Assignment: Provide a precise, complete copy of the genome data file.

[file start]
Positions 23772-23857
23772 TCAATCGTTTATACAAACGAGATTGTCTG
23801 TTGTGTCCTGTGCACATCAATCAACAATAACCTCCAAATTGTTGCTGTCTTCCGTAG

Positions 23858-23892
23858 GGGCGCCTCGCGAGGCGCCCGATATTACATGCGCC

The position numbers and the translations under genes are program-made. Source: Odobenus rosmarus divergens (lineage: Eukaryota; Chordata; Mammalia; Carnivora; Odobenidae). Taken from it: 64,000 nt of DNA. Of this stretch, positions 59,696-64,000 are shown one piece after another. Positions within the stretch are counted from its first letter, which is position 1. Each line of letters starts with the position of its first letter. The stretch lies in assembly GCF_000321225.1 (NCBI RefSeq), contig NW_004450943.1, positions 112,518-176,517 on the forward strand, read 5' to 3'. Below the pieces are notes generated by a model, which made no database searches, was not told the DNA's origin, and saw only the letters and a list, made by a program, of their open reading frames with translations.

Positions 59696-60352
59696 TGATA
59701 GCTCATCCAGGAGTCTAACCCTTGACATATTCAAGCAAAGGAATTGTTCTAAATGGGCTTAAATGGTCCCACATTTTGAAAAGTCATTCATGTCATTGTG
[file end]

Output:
Positions 23772-23857
23772 TCAATCGTTTATACAAACGAGATTGTCTG
23801 TTGTGTCCTGTGCACATCAATCAACAATAACCTCCAAATTGTTGCTGTCTTCCGTAG

Positions 23858-23892
23858 GGGCGCCTCGCGAGGCGCCCGATATTACATGCGCC

The position numbers and the translations under genes are program-made. Source: Odobenus rosmarus divergens (lineage: Eukaryota; Chordata; Mammalia; Carnivora; Odobenidae). Taken from it: 64,000 nt of DNA. Of this stretch, positions 59,696-64,000 are shown one piece after another. Positions within the stretch are counted from its first letter, which is position 1. Each line of letters starts with the position of its first letter. The stretch lies in assembly GCF_000321225.1 (NCBI RefSeq), contig NW_004450943.1, positions 112,518-176,517 on the forward strand, read 5' to 3'. Below the pieces are notes generated by a model, which made no database searches, was not told the DNA's origin, and saw only the letters and a list, made by a program, of their open reading frames with translations.

Positions 59696-60352
59696 TGATA
59701 GCTCATCCAGGAGTCTAACCCTTGACATATTCAAGCAAAGGAATTGTTCTAAATGGGCTTAAATGGTCCCACATTTTGAAAAGTCATTCATGTCATTGTG